The Weekly Issue/El Semanario Advisory Board
William Shakespeare’s historical drama Julius Caesar portrays the political machinations between Roman emperor Julius Caesar and Marcus Brutus, who feigns friendship and allegiance to Caesar. However, fearing Caesar’s further rise, Brutus becomes the prototypical traitor and plots to kill Caesar, with various accomplices. Eventually the conniving cohorts turn upon Caesar and begin to stab him. Upon seeing that Brutus, his presumed friend, will join in and thrust his knife, Caesar proclaims, “Et tu, Brute? Then fall, Caesar.” He dies, and Brutus’ fate is likewise sealed, including perpetually to be labeled as a turncoat.
Et tu, Hickenlooper? Today, far removed in time and space from that Rome, we must ask that question in Colorado of our junior Senator, John Hickenlooper. We knew who our enemies were; we thought we knew who our friends were. However, recently elected Senator Hickenlooper took the easy way out in his recent vote regarding Covid-19 pandemic economic relief funds. As reported in The Denver Post, Senator Hickenlooper voted in favor of a Republican amendment to President Biden’s economic relief package (February 5, 2021). In the larger package, Biden is proposing a relief payment of $1,400 per person, with parameters. The amendment, by Republican Senators Cotton of Arkansas and Young of Indiana, prohibits undocumented immigrants from receiving stimulus relief payments. This is essentially a moot point because undocumented immigrants are not able to receive Social Security numbers, the mechanism by which such relief payments are distributed. Apparently, Senator Hickenlooper voted in favor of a Republican amendment over an issue that President Biden’s proposal had not even proposed.
Et tu, Hickenlooper? Today, far removed in time and space from that Rome, we must ask that question in Colorado of our junior Senator, John Hickenlooper. We knew who our enemies were; we thought we knew who our friends were.
This amendment, as negative toward working undocumented immigrants as possible, has an even deeper, insidious corollary. Politico published an analysis article about this issue entitled, “Democrats split as progressives rage over immigration vote” (February 8, 2021). It states, “Eight Senate Democrats [including Hickenlooper] supported an amendment to the Senate’s budget during last week’s marathon vote-a-rama that would prohibit undocumented immigrants from receiving checks…. Some Democrats and activists worry that amendment could block children and [U.S. citizen] spouses of undocumented immigrants from receiving checks, leading 42 Democrats to oppose the effort,” but not Hickenlooper. Further, “Senate Majority Whip Dick Durbin (D-Ill.) … worries that approval of that amendment in the final bill could stop checks from going to spouses or children of undocumented immigrants currently in line to receive them” if they are citizens of the U.S. or otherwise legally eligible to receive such funds.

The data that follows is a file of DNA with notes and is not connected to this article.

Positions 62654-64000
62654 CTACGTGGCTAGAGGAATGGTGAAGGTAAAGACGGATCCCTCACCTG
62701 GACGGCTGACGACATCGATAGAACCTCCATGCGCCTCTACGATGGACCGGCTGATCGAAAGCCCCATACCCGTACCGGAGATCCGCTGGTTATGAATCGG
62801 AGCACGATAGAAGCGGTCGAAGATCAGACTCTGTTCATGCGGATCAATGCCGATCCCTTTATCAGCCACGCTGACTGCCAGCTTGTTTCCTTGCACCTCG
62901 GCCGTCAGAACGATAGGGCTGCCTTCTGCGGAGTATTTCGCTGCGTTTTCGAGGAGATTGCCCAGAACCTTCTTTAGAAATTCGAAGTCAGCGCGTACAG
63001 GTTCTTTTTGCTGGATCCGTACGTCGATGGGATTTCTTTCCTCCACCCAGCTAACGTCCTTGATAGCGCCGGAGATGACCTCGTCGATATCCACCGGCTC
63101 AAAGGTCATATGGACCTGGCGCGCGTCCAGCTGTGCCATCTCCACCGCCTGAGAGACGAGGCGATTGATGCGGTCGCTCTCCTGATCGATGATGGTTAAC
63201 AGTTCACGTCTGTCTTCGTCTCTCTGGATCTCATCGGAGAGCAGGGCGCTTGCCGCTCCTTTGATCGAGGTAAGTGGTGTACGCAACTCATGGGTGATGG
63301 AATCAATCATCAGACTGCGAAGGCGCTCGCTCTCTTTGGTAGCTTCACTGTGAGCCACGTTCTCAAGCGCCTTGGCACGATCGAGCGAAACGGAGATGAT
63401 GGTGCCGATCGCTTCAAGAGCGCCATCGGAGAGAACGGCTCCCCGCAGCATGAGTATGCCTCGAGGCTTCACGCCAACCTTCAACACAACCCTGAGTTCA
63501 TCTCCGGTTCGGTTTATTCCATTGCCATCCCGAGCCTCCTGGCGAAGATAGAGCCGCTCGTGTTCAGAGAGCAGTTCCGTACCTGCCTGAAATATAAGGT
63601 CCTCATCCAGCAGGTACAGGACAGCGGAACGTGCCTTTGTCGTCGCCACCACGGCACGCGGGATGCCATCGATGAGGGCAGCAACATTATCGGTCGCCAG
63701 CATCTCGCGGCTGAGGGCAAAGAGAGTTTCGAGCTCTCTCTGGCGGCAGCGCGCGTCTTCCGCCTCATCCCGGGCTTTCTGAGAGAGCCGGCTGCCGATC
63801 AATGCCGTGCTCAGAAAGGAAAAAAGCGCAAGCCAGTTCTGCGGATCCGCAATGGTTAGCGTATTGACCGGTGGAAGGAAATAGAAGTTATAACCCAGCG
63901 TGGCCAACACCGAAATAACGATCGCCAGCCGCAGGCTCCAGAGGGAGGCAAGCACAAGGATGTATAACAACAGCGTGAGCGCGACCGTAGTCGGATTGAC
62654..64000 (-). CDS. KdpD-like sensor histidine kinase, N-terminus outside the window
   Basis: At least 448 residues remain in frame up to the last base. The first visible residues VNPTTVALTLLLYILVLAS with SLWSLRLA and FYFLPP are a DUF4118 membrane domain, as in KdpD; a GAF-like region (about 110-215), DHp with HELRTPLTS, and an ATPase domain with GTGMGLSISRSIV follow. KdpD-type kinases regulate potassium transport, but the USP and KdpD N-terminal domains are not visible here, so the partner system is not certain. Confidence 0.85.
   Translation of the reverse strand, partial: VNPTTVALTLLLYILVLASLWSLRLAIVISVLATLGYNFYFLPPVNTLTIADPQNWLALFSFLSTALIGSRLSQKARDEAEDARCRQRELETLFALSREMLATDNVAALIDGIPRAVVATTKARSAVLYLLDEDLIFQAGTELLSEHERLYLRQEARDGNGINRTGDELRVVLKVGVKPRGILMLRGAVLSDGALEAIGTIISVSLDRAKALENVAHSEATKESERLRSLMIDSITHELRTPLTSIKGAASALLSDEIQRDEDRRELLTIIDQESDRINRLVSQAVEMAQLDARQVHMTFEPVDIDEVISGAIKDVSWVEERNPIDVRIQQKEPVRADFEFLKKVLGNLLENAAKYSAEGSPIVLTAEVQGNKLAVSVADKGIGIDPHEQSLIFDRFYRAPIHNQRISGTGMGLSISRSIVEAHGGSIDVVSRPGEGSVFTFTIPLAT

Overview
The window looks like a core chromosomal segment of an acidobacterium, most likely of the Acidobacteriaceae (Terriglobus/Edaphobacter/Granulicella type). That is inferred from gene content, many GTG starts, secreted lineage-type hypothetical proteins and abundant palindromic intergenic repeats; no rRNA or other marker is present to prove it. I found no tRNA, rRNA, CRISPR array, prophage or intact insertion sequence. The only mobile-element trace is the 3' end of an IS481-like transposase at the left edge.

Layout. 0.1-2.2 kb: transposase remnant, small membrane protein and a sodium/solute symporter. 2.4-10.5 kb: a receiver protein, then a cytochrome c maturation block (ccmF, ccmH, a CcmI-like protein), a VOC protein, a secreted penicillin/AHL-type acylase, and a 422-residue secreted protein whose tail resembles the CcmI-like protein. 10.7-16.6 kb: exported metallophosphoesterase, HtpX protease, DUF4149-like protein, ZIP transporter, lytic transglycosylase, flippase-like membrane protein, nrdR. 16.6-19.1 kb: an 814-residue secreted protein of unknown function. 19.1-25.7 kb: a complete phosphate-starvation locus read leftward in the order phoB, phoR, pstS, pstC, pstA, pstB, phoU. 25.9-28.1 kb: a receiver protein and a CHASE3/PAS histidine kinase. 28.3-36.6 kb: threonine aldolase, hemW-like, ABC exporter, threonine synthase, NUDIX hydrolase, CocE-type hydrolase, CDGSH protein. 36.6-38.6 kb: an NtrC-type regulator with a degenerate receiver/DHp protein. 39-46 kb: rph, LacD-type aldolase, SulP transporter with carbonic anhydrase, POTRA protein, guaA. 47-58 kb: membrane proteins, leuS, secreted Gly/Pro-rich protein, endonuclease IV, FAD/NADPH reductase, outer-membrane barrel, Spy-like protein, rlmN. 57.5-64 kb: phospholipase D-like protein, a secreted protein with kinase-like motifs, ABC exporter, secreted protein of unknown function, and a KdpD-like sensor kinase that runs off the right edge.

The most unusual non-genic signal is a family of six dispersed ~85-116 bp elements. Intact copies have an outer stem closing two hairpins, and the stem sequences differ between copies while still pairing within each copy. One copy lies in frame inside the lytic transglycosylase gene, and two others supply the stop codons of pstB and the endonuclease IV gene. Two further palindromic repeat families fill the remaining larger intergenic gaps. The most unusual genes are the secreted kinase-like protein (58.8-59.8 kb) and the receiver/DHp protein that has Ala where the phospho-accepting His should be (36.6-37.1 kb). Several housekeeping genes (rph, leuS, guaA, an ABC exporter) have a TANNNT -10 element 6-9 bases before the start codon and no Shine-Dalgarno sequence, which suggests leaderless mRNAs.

We, The Weekly Issue/El Semanario Advisory Board supported then-former Governor John Hickenlooper in his 2020 campaign to unseat former Senator Cory Gardner. We were pleased when Hickenlooper defeated Gardner, and we do not regret our support. In the September 10, 2020 issue, we campaigned resolutely against Gardner because of his failure to oppose Trump’s assault against our children when he and his administration separated these young children from their parents and threw them into cages on the border. We stated in that article: “President Trump’s administration, with Senator Cory Gardner in tow, engaged in such child separation and incarceration as a matter of course, a punishment perhaps befitting hardened convicted violent felons, but not innocent small children, incapable of committing any crime according to the U.S. legal system.”
In a following article in The Weekly Issue/El Semanario, October 8, 2020, we vehemently opposed Gardner because of his tacit approval of Trump’s effort to overturn DACA/Deferred Action for Childhood Arrivals. The “deferred action” protected DACA recipients from peremptory deportation; the “childhood arrivals” refers to their average age of six (6) years old when they were brought to the U.S.